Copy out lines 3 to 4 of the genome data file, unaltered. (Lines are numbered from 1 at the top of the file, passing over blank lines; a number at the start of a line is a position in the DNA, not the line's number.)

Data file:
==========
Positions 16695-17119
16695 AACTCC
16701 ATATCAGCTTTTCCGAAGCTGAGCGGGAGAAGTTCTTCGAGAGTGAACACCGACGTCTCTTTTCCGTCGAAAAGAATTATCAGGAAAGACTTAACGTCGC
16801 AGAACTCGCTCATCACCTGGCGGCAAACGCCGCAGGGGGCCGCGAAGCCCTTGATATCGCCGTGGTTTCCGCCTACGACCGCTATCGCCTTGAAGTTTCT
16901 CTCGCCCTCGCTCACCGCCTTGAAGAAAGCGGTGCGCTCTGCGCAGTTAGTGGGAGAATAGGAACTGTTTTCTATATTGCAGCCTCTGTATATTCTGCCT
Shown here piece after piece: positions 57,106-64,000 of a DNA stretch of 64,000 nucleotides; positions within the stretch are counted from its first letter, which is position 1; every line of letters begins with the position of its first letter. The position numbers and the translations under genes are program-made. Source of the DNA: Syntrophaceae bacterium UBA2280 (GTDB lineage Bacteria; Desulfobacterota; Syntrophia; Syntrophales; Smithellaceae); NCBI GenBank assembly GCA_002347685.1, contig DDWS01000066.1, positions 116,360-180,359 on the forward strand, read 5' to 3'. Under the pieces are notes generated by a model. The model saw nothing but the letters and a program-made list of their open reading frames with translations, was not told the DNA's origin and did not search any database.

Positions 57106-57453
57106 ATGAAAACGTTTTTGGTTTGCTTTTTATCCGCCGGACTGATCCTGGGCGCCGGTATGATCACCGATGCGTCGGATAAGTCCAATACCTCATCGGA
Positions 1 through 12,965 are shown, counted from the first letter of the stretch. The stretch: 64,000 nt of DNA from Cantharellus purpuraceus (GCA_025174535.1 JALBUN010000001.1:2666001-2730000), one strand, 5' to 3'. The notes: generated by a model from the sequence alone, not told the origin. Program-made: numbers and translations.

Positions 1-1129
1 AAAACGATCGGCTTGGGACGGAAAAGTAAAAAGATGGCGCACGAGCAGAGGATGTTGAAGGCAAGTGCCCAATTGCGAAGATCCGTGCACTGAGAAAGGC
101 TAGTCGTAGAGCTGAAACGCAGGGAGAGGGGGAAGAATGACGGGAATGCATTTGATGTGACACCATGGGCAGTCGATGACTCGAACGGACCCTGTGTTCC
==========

16701 ATATCAGCTTTTCCGAAGCTGAGCGGGAGAAGTTCTTCGAGAGTGAACACCGACGTCTCTTTTCCGTCGAAAAGAATTATCAGGAAAGACTTAACGTCGC
16801 AGAACTCGCTCATCACCTGGCGGCAAACGCCGCAGGGGGCCGCGAAGCCCTTGATATCGCCGTGGTTTCCGCCTACGACCGCTATCGCCTTGAAGTTTCT